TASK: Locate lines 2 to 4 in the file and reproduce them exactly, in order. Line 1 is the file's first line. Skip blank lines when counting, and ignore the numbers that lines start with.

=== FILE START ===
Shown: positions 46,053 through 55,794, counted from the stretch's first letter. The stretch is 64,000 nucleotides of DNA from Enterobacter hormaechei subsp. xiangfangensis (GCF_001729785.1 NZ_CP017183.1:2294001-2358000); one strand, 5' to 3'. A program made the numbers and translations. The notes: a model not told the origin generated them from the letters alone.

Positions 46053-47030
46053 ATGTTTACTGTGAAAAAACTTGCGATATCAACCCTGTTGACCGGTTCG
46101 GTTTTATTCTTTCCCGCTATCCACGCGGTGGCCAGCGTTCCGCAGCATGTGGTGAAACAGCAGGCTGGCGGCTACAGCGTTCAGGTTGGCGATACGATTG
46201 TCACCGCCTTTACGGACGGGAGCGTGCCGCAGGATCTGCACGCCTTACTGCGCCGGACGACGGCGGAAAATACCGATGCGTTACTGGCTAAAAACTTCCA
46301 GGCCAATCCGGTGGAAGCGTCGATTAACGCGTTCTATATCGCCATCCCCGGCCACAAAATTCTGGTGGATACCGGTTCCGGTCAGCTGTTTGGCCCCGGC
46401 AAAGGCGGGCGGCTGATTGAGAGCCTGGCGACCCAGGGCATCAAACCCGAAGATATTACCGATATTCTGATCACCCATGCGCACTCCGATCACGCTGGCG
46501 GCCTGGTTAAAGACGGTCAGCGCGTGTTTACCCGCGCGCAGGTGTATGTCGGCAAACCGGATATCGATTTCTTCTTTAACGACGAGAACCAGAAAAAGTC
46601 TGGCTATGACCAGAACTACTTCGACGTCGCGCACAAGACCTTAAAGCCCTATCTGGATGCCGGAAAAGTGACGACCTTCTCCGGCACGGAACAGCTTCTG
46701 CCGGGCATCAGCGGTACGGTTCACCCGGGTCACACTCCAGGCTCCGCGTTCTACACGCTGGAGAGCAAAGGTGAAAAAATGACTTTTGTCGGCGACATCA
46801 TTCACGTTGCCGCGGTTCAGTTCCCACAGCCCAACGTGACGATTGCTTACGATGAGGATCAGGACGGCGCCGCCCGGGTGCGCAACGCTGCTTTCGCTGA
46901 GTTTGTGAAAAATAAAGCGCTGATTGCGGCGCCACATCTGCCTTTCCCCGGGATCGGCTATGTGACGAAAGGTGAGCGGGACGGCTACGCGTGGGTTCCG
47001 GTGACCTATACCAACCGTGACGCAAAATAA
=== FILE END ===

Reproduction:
Positions 46053-47030
46053 ATGTTTACTGTGAAAAAACTTGCGATATCAACCCTGTTGACCGGTTCG
46101 GTTTTATTCTTTCCCGCTATCCACGCGGTGGCCAGCGTTCCGCAGCATGTGGTGAAACAGCAGGCTGGCGGCTACAGCGTTCAGGTTGGCGATACGATTG